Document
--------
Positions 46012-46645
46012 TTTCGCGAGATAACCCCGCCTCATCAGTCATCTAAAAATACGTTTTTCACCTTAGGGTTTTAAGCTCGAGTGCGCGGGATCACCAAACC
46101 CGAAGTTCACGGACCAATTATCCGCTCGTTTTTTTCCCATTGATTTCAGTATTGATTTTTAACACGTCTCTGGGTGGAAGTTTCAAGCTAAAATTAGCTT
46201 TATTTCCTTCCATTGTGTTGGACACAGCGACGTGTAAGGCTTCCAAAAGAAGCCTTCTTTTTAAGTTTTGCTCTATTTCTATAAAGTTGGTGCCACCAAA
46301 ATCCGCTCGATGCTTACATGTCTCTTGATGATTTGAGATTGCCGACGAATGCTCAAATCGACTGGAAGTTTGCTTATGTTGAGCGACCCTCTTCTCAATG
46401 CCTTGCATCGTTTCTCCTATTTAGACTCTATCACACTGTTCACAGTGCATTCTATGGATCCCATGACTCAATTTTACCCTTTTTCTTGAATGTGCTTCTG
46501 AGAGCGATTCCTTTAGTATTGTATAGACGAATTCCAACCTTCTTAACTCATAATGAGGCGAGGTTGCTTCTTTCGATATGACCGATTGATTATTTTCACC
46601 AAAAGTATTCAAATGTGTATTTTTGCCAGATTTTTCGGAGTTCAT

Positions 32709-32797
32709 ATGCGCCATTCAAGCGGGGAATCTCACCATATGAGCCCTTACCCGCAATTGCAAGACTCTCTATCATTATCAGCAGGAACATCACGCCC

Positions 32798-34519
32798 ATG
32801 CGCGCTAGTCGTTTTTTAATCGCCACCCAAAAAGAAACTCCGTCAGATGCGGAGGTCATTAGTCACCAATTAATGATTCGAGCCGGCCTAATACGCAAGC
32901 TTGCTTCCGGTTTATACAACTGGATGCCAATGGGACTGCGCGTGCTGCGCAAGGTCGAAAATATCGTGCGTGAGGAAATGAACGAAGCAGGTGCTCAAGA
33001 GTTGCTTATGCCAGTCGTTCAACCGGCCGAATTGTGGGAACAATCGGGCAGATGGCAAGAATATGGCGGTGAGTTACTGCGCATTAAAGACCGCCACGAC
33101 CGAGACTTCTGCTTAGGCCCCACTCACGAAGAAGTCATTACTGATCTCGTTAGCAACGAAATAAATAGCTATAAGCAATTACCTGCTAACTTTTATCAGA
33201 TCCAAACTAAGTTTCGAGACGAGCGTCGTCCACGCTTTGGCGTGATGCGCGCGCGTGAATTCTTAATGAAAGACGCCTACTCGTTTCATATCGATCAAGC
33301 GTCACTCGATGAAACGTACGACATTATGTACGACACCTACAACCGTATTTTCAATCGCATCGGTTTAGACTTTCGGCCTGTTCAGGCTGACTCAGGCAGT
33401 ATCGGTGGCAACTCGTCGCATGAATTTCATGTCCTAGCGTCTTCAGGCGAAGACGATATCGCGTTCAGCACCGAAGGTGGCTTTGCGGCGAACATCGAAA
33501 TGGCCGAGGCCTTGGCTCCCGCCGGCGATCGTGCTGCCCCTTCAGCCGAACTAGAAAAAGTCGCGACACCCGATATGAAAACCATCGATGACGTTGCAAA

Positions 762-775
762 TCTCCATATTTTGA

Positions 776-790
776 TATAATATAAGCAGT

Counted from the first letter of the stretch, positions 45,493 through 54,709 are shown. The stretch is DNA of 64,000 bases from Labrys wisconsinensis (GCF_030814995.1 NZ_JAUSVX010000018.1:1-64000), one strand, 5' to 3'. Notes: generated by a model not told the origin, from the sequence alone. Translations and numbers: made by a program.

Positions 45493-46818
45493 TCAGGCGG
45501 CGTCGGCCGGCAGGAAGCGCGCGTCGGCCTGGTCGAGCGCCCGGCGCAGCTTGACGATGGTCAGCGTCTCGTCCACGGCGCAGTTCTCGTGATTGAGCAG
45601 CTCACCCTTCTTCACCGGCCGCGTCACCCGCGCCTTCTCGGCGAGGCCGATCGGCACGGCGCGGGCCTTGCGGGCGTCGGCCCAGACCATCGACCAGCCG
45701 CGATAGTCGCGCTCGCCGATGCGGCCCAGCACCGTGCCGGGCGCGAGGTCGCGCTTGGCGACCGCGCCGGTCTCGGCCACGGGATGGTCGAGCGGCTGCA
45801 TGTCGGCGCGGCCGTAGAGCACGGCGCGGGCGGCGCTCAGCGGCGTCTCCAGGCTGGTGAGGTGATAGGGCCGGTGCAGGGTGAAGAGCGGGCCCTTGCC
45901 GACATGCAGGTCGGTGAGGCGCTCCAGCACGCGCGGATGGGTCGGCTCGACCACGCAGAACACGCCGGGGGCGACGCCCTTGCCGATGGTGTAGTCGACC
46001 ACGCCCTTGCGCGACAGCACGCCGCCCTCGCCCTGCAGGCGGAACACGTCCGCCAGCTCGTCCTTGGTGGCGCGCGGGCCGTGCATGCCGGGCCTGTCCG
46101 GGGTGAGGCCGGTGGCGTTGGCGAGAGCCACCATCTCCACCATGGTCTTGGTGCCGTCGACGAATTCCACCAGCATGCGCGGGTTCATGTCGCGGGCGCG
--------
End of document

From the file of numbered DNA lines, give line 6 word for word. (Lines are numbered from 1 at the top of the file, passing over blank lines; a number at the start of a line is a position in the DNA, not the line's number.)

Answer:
46401 CCTTGCATCGTTTCTCCTATTTAGACTCTATCACACTGTTCACAGTGCATTCTATGGATCCCATGACTCAATTTTACCCTTTTTCTTGAATGTGCTTCTG